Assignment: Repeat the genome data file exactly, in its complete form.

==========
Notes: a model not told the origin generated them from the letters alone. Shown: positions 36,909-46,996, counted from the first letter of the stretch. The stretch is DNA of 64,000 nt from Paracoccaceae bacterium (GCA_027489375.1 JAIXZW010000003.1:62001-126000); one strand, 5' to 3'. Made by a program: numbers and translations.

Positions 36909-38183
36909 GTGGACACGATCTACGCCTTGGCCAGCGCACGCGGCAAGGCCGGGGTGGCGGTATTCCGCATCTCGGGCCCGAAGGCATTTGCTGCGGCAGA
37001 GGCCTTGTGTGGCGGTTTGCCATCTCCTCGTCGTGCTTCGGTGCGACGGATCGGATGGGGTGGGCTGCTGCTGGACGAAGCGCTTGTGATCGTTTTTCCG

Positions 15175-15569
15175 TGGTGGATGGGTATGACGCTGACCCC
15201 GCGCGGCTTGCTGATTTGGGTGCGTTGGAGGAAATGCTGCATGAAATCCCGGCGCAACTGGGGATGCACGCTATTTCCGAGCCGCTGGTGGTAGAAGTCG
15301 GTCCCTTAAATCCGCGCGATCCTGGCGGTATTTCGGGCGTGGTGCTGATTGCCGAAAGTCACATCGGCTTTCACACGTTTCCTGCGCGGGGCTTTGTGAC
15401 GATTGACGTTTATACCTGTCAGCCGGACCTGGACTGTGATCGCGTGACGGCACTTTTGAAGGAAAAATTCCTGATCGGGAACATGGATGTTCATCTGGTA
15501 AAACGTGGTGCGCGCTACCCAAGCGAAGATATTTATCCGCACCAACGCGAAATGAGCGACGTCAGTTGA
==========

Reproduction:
Notes: a model not told the origin generated them from the letters alone. Shown: positions 36,909-46,996, counted from the first letter of the stretch. The stretch is DNA of 64,000 nt from Paracoccaceae bacterium (GCA_027489375.1 JAIXZW010000003.1:62001-126000); one strand, 5' to 3'. Made by a program: numbers and translations.

Positions 36909-38183
36909 GTGGACACGATCTACGCCTTGGCCAGCGCACGCGGCAAGGCCGGGGTGGCGGTATTCCGCATCTCGGGCCCGAAGGCATTTGCTGCGGCAGA
37001 GGCCTTGTGTGGCGGTTTGCCATCTCCTCGTCGTGCTTCGGTGCGACGGATCGGATGGGGTGGGCTGCTGCTGGACGAAGCGCTTGTGATCGTTTTTCCG

Positions 15175-15569
15175 TGGTGGATGGGTATGACGCTGACCCC
15201 GCGCGGCTTGCTGATTTGGGTGCGTTGGAGGAAATGCTGCATGAAATCCCGGCGCAACTGGGGATGCACGCTATTTCCGAGCCGCTGGTGGTAGAAGTCG
15301 GTCCCTTAAATCCGCGCGATCCTGGCGGTATTTCGGGCGTGGTGCTGATTGCCGAAAGTCACATCGGCTTTCACACGTTTCCTGCGCGGGGCTTTGTGAC
15401 GATTGACGTTTATACCTGTCAGCCGGACCTGGACTGTGATCGCGTGACGGCACTTTTGAAGGAAAAATTCCTGATCGGGAACATGGATGTTCATCTGGTA
15501 AAACGTGGTGCGCGCTACCCAAGCGAAGATATTTATCCGCACCAACGCGAAATGAGCGACGTCAGTTGA